September 27, 2011
HRT Therapy Appears To Increase Risk Of Hospitalization From Severe Asthma Attacks
Women taking postmenopausal hormone replacement therapy (HRT) may have an increased risk of severe asthma attacks requiring hospitalization, scientists warn.
A new study, which will be presented today (27 September 2011) at the European Respiratory Society's Annual Congress in Amsterdam, adds to the debate over the health effects of the drug which helps women through the menopause.
Previous studies have found a link between asthma and HRT, but this is the first to suggest that the drug can lead to severe exacerbations of asthma, which could lead to hospitalisation.
Researchers Klaus BÃ¸nnelykke from COPSAC (the COpenhagen Prospective Studies on Asthma in Childhood) at the Danish Pediatric Asthma Center and Zorana Jovanovic Andersen from the Danish Cancer Society recorded the intake of HRT in 23,138 women from the Danish Diet, Cancer and Health Cohort. They also denoted incidence of asthma hospitalisations and obtained information on participants' smoking status, occupational exposure, body mass index and whether or not they had undergone a hysterectomy to account for other factors relating to asthma incidence.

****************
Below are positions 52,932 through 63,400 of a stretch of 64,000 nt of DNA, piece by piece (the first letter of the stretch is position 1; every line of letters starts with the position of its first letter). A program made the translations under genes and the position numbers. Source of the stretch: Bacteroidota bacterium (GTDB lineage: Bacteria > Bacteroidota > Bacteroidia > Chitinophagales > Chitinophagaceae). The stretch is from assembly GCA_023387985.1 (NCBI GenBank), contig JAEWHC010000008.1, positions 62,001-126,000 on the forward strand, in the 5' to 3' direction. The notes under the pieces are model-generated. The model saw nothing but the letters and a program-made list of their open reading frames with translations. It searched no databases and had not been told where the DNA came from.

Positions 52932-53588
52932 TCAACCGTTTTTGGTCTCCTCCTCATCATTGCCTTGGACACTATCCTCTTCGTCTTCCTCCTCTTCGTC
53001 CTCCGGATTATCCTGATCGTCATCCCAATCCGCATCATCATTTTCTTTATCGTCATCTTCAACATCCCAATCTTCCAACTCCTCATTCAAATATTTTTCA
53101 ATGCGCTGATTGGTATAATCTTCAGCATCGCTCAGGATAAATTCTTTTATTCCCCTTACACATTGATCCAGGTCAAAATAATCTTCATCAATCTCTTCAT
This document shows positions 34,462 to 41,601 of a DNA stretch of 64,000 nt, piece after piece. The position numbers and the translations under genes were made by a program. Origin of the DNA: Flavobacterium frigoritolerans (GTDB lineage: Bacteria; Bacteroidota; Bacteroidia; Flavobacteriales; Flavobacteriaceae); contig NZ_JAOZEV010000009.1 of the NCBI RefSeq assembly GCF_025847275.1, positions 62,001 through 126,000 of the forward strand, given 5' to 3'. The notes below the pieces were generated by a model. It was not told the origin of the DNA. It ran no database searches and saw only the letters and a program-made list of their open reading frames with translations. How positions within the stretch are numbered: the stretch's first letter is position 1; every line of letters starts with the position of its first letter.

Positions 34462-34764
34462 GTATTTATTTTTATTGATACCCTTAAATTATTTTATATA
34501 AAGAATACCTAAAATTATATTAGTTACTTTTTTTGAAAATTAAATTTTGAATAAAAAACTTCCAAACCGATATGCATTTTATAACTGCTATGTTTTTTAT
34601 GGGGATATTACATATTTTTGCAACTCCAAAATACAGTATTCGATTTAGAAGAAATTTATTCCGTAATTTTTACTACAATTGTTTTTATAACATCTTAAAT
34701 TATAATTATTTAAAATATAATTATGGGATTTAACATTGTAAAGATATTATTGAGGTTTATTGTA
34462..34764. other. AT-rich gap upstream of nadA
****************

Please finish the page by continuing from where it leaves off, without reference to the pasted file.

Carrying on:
The results showed that using HRT was positively associated with asthma hospitalisations, as women were 1.3-times more likely to be admitted to hospital for an exacerbation if they were taking the drug. The risk increased the longer HRT was used and women taking the drug for longer than 10 yrs were 1.5-times more likely to require hospital treatment for asthma.
These results were also found when taking into account other conflicting factors which could lead to a severe asthma exacerbation.
Dr Klaus BÃ¸nnelykke, from COPSAC, said: "Previous research has suggested a link between asthma and female sex hormones, especially HRT. Our findings not only confirm this link, but also extend this to severe asthma exacerbations. We still need the final proof from randomised trials, but we believe that the suspicion is now so strong that it should be brought to the attention of clinicians. If a patient develops asthma or has a severe worsening of symptoms after taking HRT, they may need to stop hormone therapy altogether."
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